Color of Money: Learn how to protect seniors from fraud
WASHINGTON -- With every data breach comes an increased need for fraud sentinels for seniors.
And by that I mean if you are a caregiver for a senior, you should become familiar with schemes targeting the elderly.
Clearly there are many seniors who are fully capable of avoiding conmen trying to get their money. But particularly for those who have health issues or may be vulnerable for a host of other reasons, it's important to have someone looking out for their financial well-being.
My grandmother and I had an agreement. Big Mama was incredibly competent with her finances right up to her death. But if she got mail or a phone call about anything financial, she would run it by me. (She never used a computer.)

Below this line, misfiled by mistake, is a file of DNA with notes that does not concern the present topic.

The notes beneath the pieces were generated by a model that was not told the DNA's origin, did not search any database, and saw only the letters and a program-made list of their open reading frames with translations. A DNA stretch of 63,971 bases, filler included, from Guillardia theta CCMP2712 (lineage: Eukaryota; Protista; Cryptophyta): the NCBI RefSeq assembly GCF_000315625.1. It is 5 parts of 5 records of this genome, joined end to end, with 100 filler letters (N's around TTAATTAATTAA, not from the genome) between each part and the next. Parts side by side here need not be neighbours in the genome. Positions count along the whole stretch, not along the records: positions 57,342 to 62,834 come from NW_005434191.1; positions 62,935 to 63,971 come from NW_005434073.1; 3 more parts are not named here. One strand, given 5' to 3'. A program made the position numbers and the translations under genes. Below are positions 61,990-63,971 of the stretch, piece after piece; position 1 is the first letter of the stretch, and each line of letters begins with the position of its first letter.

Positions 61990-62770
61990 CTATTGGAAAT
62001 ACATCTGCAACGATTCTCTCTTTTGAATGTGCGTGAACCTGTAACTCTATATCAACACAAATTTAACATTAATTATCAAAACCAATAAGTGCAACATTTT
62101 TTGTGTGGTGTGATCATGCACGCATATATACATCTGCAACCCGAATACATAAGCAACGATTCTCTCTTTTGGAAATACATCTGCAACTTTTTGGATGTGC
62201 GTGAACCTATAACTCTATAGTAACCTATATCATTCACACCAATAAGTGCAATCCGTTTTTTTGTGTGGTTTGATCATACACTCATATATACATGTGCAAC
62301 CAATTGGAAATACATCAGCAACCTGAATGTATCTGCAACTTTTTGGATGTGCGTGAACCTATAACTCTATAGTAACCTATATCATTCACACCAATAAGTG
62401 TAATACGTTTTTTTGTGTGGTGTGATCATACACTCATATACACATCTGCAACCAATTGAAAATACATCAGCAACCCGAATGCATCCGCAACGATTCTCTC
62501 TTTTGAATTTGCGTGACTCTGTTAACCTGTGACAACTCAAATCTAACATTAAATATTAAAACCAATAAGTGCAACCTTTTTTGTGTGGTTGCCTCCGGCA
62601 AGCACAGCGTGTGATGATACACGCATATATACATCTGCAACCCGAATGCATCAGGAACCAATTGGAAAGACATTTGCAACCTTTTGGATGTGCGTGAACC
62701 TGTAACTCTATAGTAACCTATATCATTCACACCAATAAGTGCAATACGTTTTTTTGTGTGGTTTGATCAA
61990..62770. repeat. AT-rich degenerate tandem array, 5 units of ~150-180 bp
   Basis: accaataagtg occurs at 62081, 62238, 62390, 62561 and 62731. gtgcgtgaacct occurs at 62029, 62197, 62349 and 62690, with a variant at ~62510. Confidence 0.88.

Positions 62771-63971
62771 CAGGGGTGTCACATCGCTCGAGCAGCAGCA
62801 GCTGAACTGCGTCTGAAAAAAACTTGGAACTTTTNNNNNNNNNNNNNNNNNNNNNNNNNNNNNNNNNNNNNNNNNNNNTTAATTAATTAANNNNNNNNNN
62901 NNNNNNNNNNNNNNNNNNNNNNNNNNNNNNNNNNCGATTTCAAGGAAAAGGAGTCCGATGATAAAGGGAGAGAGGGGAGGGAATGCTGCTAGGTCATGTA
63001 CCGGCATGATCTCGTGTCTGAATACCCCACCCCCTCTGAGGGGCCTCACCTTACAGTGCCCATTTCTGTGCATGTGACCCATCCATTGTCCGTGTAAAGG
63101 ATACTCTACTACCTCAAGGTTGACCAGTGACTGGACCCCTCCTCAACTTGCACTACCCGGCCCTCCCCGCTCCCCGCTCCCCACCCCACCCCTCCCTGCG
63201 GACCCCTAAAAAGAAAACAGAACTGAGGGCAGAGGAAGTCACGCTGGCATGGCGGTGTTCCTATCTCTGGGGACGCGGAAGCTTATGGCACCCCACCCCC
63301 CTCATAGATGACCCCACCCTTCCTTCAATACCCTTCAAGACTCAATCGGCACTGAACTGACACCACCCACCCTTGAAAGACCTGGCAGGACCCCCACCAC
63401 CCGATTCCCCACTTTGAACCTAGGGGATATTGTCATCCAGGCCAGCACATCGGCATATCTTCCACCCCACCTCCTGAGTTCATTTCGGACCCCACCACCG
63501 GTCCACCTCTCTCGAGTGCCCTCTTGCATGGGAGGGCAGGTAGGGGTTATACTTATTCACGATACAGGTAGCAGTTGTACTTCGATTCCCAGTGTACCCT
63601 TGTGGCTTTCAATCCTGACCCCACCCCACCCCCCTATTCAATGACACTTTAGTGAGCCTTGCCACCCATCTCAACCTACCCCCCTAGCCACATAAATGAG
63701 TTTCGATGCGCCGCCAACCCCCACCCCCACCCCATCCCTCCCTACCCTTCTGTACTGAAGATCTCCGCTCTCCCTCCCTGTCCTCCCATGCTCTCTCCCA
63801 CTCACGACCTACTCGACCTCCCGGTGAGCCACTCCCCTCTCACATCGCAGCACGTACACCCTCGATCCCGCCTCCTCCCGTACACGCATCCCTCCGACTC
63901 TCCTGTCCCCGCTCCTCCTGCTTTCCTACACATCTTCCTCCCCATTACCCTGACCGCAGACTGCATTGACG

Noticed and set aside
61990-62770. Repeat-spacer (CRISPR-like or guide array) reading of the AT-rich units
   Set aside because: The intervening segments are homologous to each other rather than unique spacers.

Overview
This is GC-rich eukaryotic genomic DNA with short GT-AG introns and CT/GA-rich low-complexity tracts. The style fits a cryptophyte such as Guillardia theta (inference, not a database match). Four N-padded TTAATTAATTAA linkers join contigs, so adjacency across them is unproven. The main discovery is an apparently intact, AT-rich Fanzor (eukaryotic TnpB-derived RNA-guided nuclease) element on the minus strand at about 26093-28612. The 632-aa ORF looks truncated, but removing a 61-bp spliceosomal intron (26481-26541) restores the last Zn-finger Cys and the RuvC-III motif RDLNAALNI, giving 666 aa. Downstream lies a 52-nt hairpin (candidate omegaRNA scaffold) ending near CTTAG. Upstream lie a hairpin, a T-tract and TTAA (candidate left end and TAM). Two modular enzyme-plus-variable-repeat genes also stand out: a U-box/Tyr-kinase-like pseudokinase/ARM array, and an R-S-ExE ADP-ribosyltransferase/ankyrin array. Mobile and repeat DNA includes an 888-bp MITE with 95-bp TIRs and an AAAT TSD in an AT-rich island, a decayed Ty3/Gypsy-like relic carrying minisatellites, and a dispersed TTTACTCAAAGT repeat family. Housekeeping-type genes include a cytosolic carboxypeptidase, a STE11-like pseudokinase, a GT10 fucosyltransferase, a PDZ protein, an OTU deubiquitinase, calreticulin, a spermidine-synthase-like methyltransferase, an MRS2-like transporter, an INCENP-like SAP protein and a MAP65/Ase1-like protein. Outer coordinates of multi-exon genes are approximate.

"'Shell, what you think about this?" Big Mama would ask.
I was a constant presence in her life, checking to make sure nobody was taking advantage of her. Anyone who tried was greeted with my wrath.
Big Mama even took me to her credit union and bank to introduce me to the folks who worked there. She wanted them to be familiar with me and to know that I was her designated financial protector.
More than two-thirds of caretakers reported that a scammer had targeted their elderly relatives, according to a new survey of more than 1,700 people conducted by the Cooperative Credit Union Association (CCUA), a New England-based trade group.
The survey found that, most often, the attempted fraud was initiated with a telephone call. Nearly 22 percent of scam attempts were made via email or another online contact.
CCUA also found that caregivers are worried about their elder relative's ability to spot a fraud. And they're right to be concerned. More than a quarter of respondents said that the elders under their care had fallen victim to at least one financial scam.